But a growing number of U.S.-based companies are selling the services of
skilled Indian professionals, who perform such basic tasks as patent
research and document preparation. In-house corporate legal departments and
large patent law firms are their star customers, they say.
Abhay “Rocky” Dhir, a Dallas lawyer and entrepreneur, thinks there are very
few jobs his three lawyers in Bangalore can’t perform.
For a bargain hourly rate as low as $60 (compared with $350 at the low end
of the typical U.S. scale), Dhir’s Atlas Legal Research can study legal
precedents in state law to craft arguments in a trial brief. It’s possible
because U.S. case law is available online, and India’s English-educated
lawyers work in a common-law legal system similar to ours.
Dhir said the Indian lawyers he has recruited and trained are fully
qualified to compose legal briefs, which he carefully screens and edits to
maintain quality. He thinks they offer advantages other than their low cost.
”Because they weren’t trained in this jurisdiction, they have a fresh
perspective,” said Dhir, 28, whose company has about 50 clients and grossed
$160,000 last year. “They approach the law in a very innovative way and see
solutions even I don’t see.”
Research, not advice
Leon Steinberg, who runs the legal offshoring firm Intellevate in
Minneapolis, said his Indian lawyers in New Delhi and Bangalore provide
research for law firms and in-house corporate lawyers, but they stay clear
of legal opinions.
”We will not produce the final work product, and we don’t give legal advice
or draw conclusions,” said Steinberg, who added that many of his clients
were tech companies in Silicon Valley. “What we do is provide U.S. lawyers
with information so they can use their own training and legal experience to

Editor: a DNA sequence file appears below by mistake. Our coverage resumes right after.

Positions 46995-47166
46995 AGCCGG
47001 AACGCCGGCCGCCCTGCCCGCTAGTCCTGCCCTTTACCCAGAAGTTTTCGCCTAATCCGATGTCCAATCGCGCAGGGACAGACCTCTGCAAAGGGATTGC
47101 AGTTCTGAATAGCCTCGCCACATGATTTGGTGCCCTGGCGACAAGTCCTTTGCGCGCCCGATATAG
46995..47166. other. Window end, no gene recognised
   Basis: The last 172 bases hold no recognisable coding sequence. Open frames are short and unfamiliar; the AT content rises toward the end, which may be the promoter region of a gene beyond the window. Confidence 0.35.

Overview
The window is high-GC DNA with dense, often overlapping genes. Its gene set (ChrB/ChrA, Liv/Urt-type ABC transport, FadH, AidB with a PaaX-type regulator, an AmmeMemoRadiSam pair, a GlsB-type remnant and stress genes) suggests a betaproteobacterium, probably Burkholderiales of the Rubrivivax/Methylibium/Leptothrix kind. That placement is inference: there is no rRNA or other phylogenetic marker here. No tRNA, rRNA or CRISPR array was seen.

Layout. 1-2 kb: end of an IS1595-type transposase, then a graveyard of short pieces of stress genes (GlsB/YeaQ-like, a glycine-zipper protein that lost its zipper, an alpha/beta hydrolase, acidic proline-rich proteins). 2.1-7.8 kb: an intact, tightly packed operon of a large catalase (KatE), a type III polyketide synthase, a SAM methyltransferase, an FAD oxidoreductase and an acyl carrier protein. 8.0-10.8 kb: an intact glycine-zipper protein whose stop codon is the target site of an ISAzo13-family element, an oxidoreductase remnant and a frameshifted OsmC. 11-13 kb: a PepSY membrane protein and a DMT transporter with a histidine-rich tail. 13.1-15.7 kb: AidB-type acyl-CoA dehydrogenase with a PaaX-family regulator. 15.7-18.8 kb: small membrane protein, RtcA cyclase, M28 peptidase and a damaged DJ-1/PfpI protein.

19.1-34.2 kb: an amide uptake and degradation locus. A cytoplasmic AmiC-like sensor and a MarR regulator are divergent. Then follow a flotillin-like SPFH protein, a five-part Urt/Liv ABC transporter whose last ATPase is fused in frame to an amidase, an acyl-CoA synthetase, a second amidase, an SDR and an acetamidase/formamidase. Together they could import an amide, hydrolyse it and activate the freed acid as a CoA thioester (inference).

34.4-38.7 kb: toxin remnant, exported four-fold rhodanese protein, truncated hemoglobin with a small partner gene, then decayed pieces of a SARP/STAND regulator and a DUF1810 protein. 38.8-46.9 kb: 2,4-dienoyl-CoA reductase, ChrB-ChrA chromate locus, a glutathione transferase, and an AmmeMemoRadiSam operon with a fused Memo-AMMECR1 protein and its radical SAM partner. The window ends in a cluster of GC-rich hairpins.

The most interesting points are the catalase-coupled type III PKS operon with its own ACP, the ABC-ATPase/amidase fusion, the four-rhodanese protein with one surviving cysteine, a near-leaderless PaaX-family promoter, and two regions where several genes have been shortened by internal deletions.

make legal conclusions.”
The ethical questions depend on the type of work offshored, said Matthew
Powers, head of patent litigation in the Redwood Shores office of Weil,
Gotshal & Manges.
”My view is that legal services are no different than any other
services—there are some that can be commoditized, like data collection and
low-level legal research,” he said. “But there are some that can never be
outsourced, especially when it comes to exercising legal judgment.”
But having legal work done in India involves risks for the American lawyer,
no matter what the level of service may be, said Mark Tuft, a
legal-malpractice defense lawyer with the San Francisco firm Cooper, White &
”There are a lot of risks and ethical issues that have to be managed,” Tuft
said. “The domestic lawyer has the duty of supervising any work done
overseas. You have to ask what this does for client confidentiality and
other lawyer responsibilities. Is it the client or the lawyer who benefits
from the lower costs involved? Who’s responsible if you’re sued for legal
malpractice when the work is done offshore?”
The benefits apparently outweigh the risks for the legal offshoring
companies, which include Lawwave.com, Quislex and Office Tiger, all based in
New York, and Lexadigm Solutions of Grandville, Mich. But the firms have
fewer than a dozen lawyers on each of their payrolls in Chennai, Bangalore
and suburban Delhi.
”We’re just at the starting line with this,” said Tuft. “We don’t know how
far it is going to go. But I think law firms are going into this very slowly
and very cautiously.”